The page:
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Garden Wise: Vegetable Gardening Starts with Good Soil

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Computer programmers are fond of the acronym GIGO. It stands for “Garbage in, garbage out.” The meaning is clear. If your inputs are poor, your outputs will be poor.

Gardeners would do well to adopt GIGO as a mantra. I’m often struck by how much time gardeners spend obsessing about their stunted fruit, deformed cucumbers, paltry tomato plants, and discolored spinach, while spending almost no time thinking about the health of their soil. A good vegetable garden starts with good soil.

Dr. Linda Schott, soil scientist with the University of Idaho Extension, usually corrects people when they confuse soil with dirt. As she puts it, “Dirt is dead. Soil is a living thing.”

Imagine this: In a typical teaspoon of healthy soil, you would find over a billion bacteria. In a square foot of soil, that microscopic biomass would be joined by a host of insects, earthworms, fungi and miscellaneous arthropods forming their own vibrant subterranean ecosystem. And that ecosystem is vital to plants.

Good soil has good structure, balanced pH, and adequate mineral resources to provide plants with essential nutrients. Good structure boils down to a balance between mineral content, air and water pockets, and organic matter.

Adding organic matter is the single most important step gardeners can take to improve soil health. Organic matter improves soil structure while providing essential nutrients. It increases water-holding capacity and soil aeration. Rather than enabling soil to hold more water at the expense of air, it increases the available supply of both.

It provides essential plant nutrients, aerates the soil, improves soil structure and tilth, and enlarges the community of soil organisms. Organic matter can help resolve a host of soil problems. Although a professional soil analysis will provide detailed information about the quality of your soil, adding organic matter will improve your soil, whatever its deficiencies.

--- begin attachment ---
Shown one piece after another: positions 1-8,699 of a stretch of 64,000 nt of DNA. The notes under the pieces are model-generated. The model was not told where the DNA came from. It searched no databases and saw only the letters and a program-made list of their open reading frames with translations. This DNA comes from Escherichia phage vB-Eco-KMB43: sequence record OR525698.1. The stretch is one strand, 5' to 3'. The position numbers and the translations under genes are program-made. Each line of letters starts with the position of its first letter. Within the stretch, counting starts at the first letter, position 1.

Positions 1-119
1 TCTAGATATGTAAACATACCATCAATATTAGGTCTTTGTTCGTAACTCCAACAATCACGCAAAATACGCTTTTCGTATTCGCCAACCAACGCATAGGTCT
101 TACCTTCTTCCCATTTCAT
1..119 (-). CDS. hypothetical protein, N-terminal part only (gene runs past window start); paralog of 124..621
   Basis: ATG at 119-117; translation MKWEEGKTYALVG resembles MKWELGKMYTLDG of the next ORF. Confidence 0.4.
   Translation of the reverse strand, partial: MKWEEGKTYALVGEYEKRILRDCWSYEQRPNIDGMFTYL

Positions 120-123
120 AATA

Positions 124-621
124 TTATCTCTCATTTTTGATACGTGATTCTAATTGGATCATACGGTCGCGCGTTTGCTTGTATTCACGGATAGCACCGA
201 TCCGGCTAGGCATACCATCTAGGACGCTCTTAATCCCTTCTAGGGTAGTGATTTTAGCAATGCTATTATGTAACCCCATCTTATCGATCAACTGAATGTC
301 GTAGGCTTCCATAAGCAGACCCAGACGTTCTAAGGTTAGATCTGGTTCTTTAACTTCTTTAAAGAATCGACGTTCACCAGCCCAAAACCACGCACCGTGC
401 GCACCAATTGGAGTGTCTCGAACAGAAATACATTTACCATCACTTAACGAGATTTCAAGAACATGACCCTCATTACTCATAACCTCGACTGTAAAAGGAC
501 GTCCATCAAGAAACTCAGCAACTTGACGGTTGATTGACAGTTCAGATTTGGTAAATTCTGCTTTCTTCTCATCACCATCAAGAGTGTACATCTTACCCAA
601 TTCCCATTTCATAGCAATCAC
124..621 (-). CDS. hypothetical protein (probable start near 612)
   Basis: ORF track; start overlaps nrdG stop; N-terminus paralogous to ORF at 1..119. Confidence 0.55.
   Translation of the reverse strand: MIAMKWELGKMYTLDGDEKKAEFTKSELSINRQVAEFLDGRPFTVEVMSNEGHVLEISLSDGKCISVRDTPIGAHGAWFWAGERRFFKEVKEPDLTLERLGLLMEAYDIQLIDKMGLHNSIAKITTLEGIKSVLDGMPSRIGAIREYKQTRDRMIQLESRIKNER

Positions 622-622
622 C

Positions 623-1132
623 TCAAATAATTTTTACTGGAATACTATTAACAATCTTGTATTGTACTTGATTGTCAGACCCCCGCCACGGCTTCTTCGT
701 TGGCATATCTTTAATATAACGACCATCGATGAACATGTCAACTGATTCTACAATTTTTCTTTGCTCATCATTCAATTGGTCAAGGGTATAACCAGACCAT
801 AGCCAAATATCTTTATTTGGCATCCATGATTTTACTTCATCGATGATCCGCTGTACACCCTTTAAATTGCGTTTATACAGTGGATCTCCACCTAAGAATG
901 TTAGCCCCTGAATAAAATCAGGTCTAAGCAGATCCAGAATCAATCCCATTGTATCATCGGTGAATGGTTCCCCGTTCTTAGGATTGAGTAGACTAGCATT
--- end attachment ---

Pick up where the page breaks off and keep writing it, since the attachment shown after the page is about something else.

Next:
Properly aged compost easily deserves the “best in class” award as a source of organic matter. It can be homegrown or commercial. Ideally, it reflects a healthy mix of sources, livestock manure, grass clippings, rotting leaves, pine needles, yard debris and kitchen scraps. Mixed compost is the best source for both macro and micro plant nutrients.

One perennial concern in using compost involves nitrogen (N). In the process of decomposing organic matter, considerable nitrogen is used up by soil organisms. Some nitrogen evaporates into the air where it is unavailable to plants. Consequently, aged compost is often relatively low in nitrogen, while providing healthy amounts of most other essential nutrients. Nitrogen, unfortunately, is the most important plant nutrient and is what botanists refer to as a limiting nutrient. This means that too little nitrogen will limit plant growth regardless of how much of other nutrients is available. While taking advantage of the virtues of compost, homeowners need to ensure that their soil is receiving adequate nitrogen.

How much compost should you add and how often? In garden areas, 5 – 8” of compost can be incorporated into the top foot of soil annually. Fall application is optimal though not critical. Some homeowners have had excellent results with several small top dressings of compost (1-2” per application) spread out over the growing season. Gardeners who mulch usually add a 2 to 6” layer in the spring or early summer.

Organic matter is the key to good soil which in turn is the key to successful vegetable gardening. Remember, soil organisms get their fuel from organic matter. As they eat and break it down, they discharge nutrients back into the soil in forms plant roots can use. The more organic matter you put in your soil, the more vibrant the community of soil organisms will be. Bacterial populations, for example, soar when new organic matter is incorporated into soil and drop rapidly when that matter has been processed.

A healthy community of soil organisms is essential for healthy soil. Along with breaking down organic matter into available plant nutrients, they aerate the soil and improve the soil’s water and air retention capacity while improving water drainage throughout the garden. As you add organic matter to your vegetable beds, you are helping the entire symbiotic ecosystem of living things within your garden. That is the foundation of healthy gardening.

There is little danger of adding too much organic matter to your soil. Optimal loam soil would have 4 to 6% organic matter. In southern Idaho, organic matter typically constitutes 1 to 2% of soil. Keep it coming!

Garden Wise is presented by the Magic Valley Master Gardener Association. We will try to answer questions of general interest submitted by the community. Email questions to


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